E

;Emblic: New Latin emblica, from Arabic amlaj, from Persian aamlah. an East Indian tree (Phyllanthus emblica) used with other myrobalans for tanning. ["emblic." Webster's Third New International Dictionary, Unabridged. Merriam-Webster, 2002. http://unabridged.merriam-webster.com ]

;Enamdar: Hindi in'aamdaar, from Persian, from ina'm (originally Arabic meaning Gift) + -dar holder. the holder of an enam (Gifts). [ "enamdar." Webster's Third New International Dictionary, Unabridged. Merriam-Webster, 2002. http://unabridged.merriam-webster.com ]

;Euphrates: From OLd Persian "Ufratu" "Good to cross over"

F

;Farsakh : Arabic Farsakh from Persian Farsang - فرسنگ - . a Persian metric unit equal to 10 kilometers or 6.21 miles. [ "farsakh." Webster's Third New International Dictionary, Unabridged. Merriam-Webster, 2002. http://unabridged.merriam-webster.com ] ;Farsi : - فارسی - the name for Persian in Arabic. Standard Arabic lacks the /p/ phoneme, as a result, the Arabs who invaded Persia slowly began to refer to the language and the people as "Farsi", rather than "Parsi"."Farsi, n. (a.)", OED] [ "farsi." Webster's Third New International Dictionary, Unabridged. Merriam-Webster, 2002. http://unabridged.merriam-webster.com ] ;Faujdar : Hindi Fawjdaar from Persian, from Arabic Fawj Host (troops) + Persian daar (holder). petty officer (as one in charge of police). [ "faujdar." Webster's Third New International Dictionary, Unabridged. Merriam-Webster, 2002. http://unabridged.merriam-webster.com ] ;Faujdari: from Persian, from fawjdar. a criminal court in India. [ "faujdari." Webster's Third New International Dictionary, Unabridged. Merriam-Webster, 2002. http://unabridged.merriam-webster.com ] ;Ferghan: from Persian Ferghana. a region in Central Asia. a usually small heavy Persian rug chiefly of cotton having usually a web and a fringed end, a deep blue or rose field with an all over herati sometimes guli hinnai design and a main border with a turtle design, and being highly prized if antique. [ "feraghan." Webster's Third New International Dictionary, Unabridged. Merriam-Webster, 2002. http://unabridged.merriam-webster.com ] ;Feringhee : from Persian 'Farangi'- فرنگی - : from the word Frankish: a person from Europe. The first encounter with Western Europe was during Charlemagne who was King of Franks. From that time the word Farangi means European, especially Western European. Also after the first Crusade this word appeared frequently in Persian and Arabic literature. (in Arabic as 'Faranji' because they could not pronounce /g/) . The Ottoman Turks pronounced it as Feringhee."Feringhee", OED] ;Fers: Middle English, from Middle French fierce, from Arabic farzan, from Persian farzin. obsolete : a chess queen. [ "fers." Webster's Third New International Dictionary, Unabridged. Merriam-Webster, 2002. http://unabridged.merriam-webster.com ] ;Fida'i: Arabic fida (sacrifice) plus Persian suffix 'i'. فدایی - a member of an Ismaili order of assassins known for their willingness to offer up their lives in order to carry out delegated assignments of murdering appointed victims. [ "fida'i." Webster's Third New International Dictionary, Unabridged. Merriam-Webster, 2002. http://unabridged.merriam-webster.com ] ;Firman: from Persian ferman, - فرمان - from Old Persian framaanaa. a decree or mandate, order, license, or grant issued by the ruler of an Oriental country. [ "firman." Webster's Third New International Dictionary, Unabridged. Merriam-Webster, 2002. http://unabridged.merriam-webster.com ] "firman", OED]

G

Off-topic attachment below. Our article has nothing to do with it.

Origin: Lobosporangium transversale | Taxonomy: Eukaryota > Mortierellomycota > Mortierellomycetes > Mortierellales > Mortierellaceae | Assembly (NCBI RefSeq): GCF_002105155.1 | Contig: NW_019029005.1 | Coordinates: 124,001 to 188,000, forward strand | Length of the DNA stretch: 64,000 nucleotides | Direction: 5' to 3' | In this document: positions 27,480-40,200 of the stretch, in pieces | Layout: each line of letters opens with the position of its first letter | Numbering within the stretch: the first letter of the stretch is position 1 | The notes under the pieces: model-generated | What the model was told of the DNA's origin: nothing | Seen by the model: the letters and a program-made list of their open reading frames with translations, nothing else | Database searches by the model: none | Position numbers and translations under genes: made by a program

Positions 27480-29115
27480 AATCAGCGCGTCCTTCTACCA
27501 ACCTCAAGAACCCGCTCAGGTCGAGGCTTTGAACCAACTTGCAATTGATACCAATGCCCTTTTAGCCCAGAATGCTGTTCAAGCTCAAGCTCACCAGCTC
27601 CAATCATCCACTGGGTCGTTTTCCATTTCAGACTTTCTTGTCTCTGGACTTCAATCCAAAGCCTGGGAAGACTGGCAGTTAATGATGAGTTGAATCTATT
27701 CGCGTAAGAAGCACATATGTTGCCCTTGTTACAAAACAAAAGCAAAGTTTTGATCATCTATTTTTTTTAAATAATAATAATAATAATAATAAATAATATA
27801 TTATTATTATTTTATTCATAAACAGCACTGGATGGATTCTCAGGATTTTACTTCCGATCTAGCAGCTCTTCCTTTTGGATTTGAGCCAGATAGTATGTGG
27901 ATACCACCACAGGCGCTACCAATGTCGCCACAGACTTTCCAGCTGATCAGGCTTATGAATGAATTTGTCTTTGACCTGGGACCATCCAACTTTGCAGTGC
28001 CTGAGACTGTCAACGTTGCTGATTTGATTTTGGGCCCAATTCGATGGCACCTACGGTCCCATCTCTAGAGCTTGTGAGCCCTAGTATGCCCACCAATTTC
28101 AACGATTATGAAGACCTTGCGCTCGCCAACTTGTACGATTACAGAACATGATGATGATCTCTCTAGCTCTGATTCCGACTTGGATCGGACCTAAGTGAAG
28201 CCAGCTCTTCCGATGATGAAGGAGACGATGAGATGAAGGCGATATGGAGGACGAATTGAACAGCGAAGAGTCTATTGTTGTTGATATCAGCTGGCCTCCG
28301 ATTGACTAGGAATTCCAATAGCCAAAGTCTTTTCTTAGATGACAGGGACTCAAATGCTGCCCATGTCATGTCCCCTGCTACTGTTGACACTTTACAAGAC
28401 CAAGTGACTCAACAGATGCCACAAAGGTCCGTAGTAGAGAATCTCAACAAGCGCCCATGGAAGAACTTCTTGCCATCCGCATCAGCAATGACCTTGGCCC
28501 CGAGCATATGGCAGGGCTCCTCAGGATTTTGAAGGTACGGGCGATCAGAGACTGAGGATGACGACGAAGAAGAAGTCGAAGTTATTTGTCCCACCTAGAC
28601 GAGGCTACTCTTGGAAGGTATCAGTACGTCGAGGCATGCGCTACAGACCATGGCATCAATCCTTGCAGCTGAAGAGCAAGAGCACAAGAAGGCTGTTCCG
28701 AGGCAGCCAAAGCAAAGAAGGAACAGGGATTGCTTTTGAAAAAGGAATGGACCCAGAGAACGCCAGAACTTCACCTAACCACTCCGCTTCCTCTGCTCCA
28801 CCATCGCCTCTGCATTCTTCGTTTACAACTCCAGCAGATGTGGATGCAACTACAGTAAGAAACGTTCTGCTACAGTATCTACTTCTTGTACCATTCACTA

;Gatch : from Persian گچ (Gach), a plaster used especially in Persian architectural ornamentation. ["gatch." Webster's Third New International Dictionary, Unabridged. Merriam-Webster, 2002. http://unabridged.merriam-webster.com ] ;Ghee : from Persian grdan to mix;Galingale : from Persian خلنجان "khalanjan", a plant."galingale", OED] ;Gherkin : probably from Middle Persian angArah watermelon. a small oblong prickly cucumber of West Indian origin that is used chiefly for pickling -- called also bur gherkin [ "Gherkin." Webster's Third New International Dictionary, Unabridged. Merriam-Webster, 2002. http://unabridged.merriam-webster.com ] ;Ghorkhar : from Persian گوره خر (Gureh Khar). a wild ass of northwestern India believed to be identical with the onager. ["ghorkhar." Webster's Third New International Dictionary, Unabridged. Merriam-Webster, 2002. http://unabridged.merriam-webster.com ] ;Giaour : from Pers. gaur, variant of gabr "fire-worshipper""giaour", OED (marked as "not naturalized, alien")] "Guebre", OED] ;Gigerium: from Latin gigeria, plural, entrails of fowl, perhaps of Iranian origin; akin to Persian jigar liver. [ "gigerium." Webster's Third New International Dictionary, Unabridged. Merriam-Webster, 2002. http://unabridged.merriam-webster.com ] ;Gizzard: earlier gysard, alteration of gysar, from Middle English giser, gyser, from Old North French guisier liver (especially of a fowl), gizzard, modification of Latin gigeria (neuter plural) cooked entrails of poultry, perhaps of Iranian origin; akin to Persian jigar liver; ["gizzard." Webster's Third New International Dictionary, Unabridged. Merriam-Webster, 2002. http://unabridged.merriam-webster.com ] ;Gul: Etymology: Persian Gol/Gul گل. Rose. ["gul." Webster's Third New International Dictionary, Unabridged. Merriam-Webster, 2002. http://unabridged.merriam-webster.com ] ;Gulhinnai: Etymology: Persian guli hinna, from Persian gul flower, rose + Arabic hinna/henna. a Persian rug design consisting of a plant with central stem and attached star flowers. [ "guli hinnai." Webster's Third New International Dictionary, Unabridged. Merriam-Webster, 2002. ] ;Gulmohar: Etymology: Hindi gulmohur, from Persian gul rose, flower + muhr seal, gold coin. ["gulmohar." Webster's Third New International Dictionary, Unabridged. Merriam-Webster, 2002.] ;Gunge: Etymology: Hindi gãj, of Iranian origin; akin to Persian ganj treasure. ["gunge." Webster's Third New International Dictionary, Unabridged. Merriam-Webster, 2002. http://unabridged.merriam-webster.com ] ;Gymkhana: Etymology: probably modification (influenced by English gymnasium) of Hindi gend-khana racket court, from Persian khana house. a meet or festival featuring sports contests or athletic skills: as a : a horseback-riding meet featuring games and novelty contests (as musical chairs, potato spearing, bareback jumping). ["gymkhana." Webster's Third New International Dictionary, Unabridged. Merriam-Webster, 2002. http://unabridged.merriam-webster.com]